We the People Convention: July 1-2, 2011

Filed under: Economy,News from Other Sites,Taxes & Government — Tom @ 3:57 pm

WeThePeopleLogoI am pleased to report that yours truly, as well as one or both of the illustrious proprietors of Weapons of Mass Discussion, will be attending the We the People Convention in Columbus on July 1-2, 2011. I appreciate the invitation to blog from the convention on both days, and to serve on a panel on Saturday afternoon.

Other links: Overall schedule; detailed breakout schedule.

On Friday, June 10, Matt Hurley, Mark Garbett and I interviewed Tom Zawistowski, the event’s director, during the second hour of the TIB broadcast. I was impressed with Tom’s forthrightness, his direct answers to direct questions, his transparency, and his clear passion for his cause. Though WTP will be a challenging logistical undertaking, it seems that Tom and others running the event are up to the challenge.

One important theme Tom brought out was the importance of bringing the activism seen so prominently in last fall’s national elections to the state and local level. That hit home, so to speak, for me, because, though I have the requisite boatload of excuses, I have tended to ignore too many state and local matters, and hope to figure out a way to remedy that (both on the blog and occasionally in person) without unduly sacrificing bigger-picture and national stories.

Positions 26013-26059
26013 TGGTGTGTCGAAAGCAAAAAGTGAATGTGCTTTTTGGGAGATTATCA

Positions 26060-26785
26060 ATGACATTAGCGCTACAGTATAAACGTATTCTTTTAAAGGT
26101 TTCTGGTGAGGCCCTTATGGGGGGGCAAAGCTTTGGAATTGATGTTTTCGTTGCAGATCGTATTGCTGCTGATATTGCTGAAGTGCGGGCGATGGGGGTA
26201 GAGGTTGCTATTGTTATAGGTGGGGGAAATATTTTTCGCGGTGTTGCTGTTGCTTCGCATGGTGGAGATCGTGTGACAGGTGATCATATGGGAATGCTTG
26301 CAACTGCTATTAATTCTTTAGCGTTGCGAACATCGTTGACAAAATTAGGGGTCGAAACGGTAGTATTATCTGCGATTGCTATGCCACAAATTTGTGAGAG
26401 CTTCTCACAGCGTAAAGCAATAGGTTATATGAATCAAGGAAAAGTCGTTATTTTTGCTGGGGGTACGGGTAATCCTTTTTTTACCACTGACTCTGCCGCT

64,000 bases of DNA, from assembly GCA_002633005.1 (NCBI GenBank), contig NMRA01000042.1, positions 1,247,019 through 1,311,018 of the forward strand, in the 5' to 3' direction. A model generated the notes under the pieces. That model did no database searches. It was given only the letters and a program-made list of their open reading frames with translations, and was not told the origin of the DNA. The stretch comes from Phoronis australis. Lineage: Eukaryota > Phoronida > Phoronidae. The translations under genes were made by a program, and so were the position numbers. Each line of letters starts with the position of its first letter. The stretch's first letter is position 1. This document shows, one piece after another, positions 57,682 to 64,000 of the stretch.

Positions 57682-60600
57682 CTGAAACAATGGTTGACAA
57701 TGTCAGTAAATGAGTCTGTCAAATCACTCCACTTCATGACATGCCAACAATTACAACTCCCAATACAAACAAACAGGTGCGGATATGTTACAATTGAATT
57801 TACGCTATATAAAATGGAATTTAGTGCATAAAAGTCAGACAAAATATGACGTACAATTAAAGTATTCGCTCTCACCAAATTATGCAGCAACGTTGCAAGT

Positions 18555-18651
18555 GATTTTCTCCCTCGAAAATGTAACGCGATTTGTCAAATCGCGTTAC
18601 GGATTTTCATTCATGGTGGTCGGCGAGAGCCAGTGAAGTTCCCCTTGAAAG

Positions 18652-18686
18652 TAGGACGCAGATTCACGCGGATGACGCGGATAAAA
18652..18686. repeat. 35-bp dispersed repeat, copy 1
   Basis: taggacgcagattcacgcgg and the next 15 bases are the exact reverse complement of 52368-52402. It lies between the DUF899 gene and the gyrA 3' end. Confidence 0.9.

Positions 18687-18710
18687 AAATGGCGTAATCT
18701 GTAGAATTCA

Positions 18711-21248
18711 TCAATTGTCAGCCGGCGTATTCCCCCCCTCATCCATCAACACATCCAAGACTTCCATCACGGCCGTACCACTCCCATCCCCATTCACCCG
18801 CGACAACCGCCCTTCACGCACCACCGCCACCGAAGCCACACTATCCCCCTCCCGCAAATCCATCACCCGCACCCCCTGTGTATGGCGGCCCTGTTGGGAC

I’m looking forward to the festivities on July 1-2, and hope as many readers as possible can attend.


UPDATE: Herman Cain will be there (HT WoMD). Boo-yah!

Pick Up the Darned Phone

Filed under: Business Moves,Economy,Taxes & Government — Tom @ 1:15 pm

CobwebsOnTelephoneAs the economy languishes, here’s an idea that might actually improve things.


Note: This column appeared at Pajamas Media and was teased here at BizzyBlog on Monday.


We had awful unemployment and jobs news on June 3. A week earlier, there was yet another mediocre economic growth report. Friday, May’s Monthly Treasury Statement, but for $45 billion of almost indecipherable accounting gimmickry, would have shown yet another single-month federal deficit of over $100 billion. These are just the latest signs that the economy is not doing well, and that Washington’s elites continue to avoid getting a grip on the nation’s deteriorating fiscal situation.